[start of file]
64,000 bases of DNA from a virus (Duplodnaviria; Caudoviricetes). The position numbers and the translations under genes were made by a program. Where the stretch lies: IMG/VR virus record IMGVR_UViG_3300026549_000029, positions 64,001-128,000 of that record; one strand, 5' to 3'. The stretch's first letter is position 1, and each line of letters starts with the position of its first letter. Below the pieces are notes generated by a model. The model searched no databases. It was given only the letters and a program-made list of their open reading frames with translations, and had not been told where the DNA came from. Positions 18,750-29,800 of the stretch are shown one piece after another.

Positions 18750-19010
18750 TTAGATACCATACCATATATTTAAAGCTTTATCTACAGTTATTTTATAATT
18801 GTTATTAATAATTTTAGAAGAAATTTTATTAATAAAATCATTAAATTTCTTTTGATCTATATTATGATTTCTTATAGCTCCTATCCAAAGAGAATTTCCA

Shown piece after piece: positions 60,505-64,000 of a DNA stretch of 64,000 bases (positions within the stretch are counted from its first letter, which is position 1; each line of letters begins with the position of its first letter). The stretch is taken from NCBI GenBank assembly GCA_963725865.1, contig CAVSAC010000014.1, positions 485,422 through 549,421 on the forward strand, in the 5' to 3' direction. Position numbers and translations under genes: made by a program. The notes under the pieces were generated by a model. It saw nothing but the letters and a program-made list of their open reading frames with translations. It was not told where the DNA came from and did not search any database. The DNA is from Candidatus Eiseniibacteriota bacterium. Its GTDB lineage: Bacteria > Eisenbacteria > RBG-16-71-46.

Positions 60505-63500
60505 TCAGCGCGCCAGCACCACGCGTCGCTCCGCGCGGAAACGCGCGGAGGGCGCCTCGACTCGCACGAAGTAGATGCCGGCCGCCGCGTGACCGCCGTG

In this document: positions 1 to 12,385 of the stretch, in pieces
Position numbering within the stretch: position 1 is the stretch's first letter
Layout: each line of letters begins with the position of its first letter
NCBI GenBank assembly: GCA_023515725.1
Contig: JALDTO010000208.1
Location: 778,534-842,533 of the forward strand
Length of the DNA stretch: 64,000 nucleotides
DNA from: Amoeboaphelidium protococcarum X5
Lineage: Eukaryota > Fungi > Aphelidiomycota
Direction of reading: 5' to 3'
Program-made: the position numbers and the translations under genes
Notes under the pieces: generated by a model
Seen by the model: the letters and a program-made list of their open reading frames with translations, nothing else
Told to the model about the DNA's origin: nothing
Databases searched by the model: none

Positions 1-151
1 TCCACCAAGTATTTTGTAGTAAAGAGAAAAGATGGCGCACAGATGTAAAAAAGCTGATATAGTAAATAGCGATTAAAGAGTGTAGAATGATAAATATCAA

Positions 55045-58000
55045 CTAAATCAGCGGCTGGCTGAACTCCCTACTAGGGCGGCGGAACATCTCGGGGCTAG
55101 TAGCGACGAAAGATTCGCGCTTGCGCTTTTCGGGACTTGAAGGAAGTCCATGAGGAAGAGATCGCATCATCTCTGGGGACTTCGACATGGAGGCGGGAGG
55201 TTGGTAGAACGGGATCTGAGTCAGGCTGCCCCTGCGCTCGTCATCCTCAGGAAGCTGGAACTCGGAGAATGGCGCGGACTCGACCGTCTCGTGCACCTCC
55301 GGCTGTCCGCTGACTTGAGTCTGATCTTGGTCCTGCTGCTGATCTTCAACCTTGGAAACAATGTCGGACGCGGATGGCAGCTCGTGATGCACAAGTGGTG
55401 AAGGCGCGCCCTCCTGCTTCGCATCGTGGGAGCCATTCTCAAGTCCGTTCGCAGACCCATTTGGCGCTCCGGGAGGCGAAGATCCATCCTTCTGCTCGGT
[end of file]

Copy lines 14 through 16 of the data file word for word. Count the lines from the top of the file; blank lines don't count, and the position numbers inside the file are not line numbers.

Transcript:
Length of the DNA stretch: 64,000 nucleotides
DNA from: Amoeboaphelidium protococcarum X5
Lineage: Eukaryota > Fungi > Aphelidiomycota